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Use of remote proctoring Has soared As universities shift to distance learning during the pandemic. But not everyone agrees with this approach.Many students and even some schools have Oppose this approach, Especially against automated services that rely on algorithms that observe students through webcams and look for suspicious behavior patterns-sending clips of suspicious moments to professors for later review.

Critics say the problem is that the system often causes false positives, puts pressure on the exam process and violates privacy.Darker skin tone Can prove to be particularly tricky For the algorithm.

This week, ProctorU, a large proctoring service provider, took an unusual move, announcing that it would no longer sell AI-only proctoring products. Instead, it will focus on its long-standing method of allowing test invigilators to watch the exam in real time via a webcam.

ProctorU CEO Scott McFarlane said in a statement issued by the company: “We believe that only humans can best determine whether an examinee’s behavior is suspicious or violates the rules of the test.” “It relies entirely on artificial intelligence and External review may lead to wrong or incorrect conclusions and other problems.”

Officials of the company also stated that they found that censoring suspicious fragments sent by the artificial intelligence system was a burden that professors did not have enough time to process.

A spokesperson for Proctorio, another widely used remote proctoring service, believes that, compared with algorithmic systems, manual proctors are more like an invasion of privacy.

“Although humans participate in two types of invigilators, the on-site invigilator will bring unfair, inconsistent quality, data security breaches and uncomfortable opportunities to candidates, not to mention the environmental impact when the invigilators need to go to the call center Bigger cost,” the spokesperson said.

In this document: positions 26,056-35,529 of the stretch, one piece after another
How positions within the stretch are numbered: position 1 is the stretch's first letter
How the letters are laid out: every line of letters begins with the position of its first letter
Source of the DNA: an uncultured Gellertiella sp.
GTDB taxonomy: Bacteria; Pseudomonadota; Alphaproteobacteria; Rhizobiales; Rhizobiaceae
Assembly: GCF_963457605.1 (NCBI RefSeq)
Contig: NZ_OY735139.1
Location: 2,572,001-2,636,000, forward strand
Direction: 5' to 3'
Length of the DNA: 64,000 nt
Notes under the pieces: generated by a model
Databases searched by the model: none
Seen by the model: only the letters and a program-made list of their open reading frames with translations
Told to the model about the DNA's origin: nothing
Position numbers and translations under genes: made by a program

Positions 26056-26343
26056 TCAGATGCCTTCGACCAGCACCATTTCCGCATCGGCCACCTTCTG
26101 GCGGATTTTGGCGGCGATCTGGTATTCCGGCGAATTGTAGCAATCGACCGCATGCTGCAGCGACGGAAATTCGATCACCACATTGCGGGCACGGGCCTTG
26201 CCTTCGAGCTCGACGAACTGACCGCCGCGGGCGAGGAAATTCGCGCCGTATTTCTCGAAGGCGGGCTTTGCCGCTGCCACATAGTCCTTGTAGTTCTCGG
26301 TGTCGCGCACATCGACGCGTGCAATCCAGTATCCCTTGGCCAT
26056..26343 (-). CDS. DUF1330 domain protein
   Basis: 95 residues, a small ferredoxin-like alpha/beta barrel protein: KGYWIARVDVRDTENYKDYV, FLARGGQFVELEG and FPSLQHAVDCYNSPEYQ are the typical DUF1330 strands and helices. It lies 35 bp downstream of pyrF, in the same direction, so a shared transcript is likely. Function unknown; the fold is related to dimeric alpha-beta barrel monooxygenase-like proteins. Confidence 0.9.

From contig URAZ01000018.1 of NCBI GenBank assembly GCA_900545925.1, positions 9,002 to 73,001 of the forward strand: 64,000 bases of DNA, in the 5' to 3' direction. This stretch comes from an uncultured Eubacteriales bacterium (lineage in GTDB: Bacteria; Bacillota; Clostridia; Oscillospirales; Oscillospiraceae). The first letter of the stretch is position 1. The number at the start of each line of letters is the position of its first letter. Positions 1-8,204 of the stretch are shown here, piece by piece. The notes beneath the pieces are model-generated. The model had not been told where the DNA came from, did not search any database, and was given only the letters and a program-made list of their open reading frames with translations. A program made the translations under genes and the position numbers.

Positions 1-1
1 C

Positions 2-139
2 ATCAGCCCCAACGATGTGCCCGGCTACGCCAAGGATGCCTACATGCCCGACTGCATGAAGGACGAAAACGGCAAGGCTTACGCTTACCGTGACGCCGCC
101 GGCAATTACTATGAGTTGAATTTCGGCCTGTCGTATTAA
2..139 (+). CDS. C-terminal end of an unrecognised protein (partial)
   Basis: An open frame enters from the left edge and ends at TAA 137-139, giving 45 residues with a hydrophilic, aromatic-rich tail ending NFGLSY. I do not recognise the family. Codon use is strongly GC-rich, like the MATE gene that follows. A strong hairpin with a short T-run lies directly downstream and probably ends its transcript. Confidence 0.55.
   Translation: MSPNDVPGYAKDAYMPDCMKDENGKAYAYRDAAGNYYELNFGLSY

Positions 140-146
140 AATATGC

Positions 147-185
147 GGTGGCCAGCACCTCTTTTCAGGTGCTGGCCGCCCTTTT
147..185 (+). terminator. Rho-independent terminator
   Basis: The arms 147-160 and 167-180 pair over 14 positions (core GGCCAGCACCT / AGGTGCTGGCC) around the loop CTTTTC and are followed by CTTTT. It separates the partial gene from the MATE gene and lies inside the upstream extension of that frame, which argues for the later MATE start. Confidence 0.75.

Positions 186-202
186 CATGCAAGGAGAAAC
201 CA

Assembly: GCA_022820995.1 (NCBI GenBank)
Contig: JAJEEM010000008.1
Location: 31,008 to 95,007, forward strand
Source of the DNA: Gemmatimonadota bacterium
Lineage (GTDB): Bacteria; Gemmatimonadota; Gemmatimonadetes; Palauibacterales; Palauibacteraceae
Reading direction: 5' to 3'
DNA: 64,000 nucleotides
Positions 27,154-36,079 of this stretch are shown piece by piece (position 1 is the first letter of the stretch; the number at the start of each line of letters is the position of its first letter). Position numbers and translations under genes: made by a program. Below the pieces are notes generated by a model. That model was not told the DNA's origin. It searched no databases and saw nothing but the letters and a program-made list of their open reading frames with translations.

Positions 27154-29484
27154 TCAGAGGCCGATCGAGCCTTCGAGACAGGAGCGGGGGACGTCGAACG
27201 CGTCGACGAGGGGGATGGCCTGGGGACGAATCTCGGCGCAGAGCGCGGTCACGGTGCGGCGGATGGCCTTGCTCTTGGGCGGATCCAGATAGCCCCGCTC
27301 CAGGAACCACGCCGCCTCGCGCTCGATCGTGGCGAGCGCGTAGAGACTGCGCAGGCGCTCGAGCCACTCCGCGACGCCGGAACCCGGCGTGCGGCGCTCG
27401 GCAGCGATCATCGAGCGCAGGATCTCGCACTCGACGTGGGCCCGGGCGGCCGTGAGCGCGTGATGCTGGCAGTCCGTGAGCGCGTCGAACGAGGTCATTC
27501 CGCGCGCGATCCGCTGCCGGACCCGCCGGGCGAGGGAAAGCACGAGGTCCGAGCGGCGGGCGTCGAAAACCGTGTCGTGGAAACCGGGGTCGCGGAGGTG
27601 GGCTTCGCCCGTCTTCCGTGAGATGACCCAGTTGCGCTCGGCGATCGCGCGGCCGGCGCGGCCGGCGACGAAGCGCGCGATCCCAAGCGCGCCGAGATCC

Some universities still recommend against using all remote proctoring systems, regardless of whether they use artificial intelligence or not.

Mitchel A. Sollenberger, associate provost and professor of political science at the university, said that this is the case at the University of Michigan at Dearborn. This week’s official guidance changed from discouraging remote proctoring to prohibiting remote proctoring.Provost Sent a letter last month First notice the change, although some engineering courses that already use ProctorU are still in use at the end of the semester.

“We are a commuter campus, about 35% or 40% of our students are first-generation, and about half meet the requirements of Pell University,” he said. He said that for many students, the interference of living with siblings or multiple generations at home makes it difficult to find a quiet and undisturbed place to take the exam. He said that privacy issues are his biggest problem with this method, and that some students’ Internet access is “unstable”, which may make it difficult for them to use the system.

Solenberg believes that the best way to maintain academic integrity is for professors to redesign their exams and assignments when doing distance learning.

“I like more frequent and less risky assessments,” he said. “You want to evaluate students’ learning as early as possible and often so that you can take corrective measures as a faculty member.

But he said he understands that this approach may mean that professors need to do more work.

“This is a difficult topic-we are dealing with so many challenges,” he said. “I understand and sympathize with my faculty and staff. This is a struggle.”

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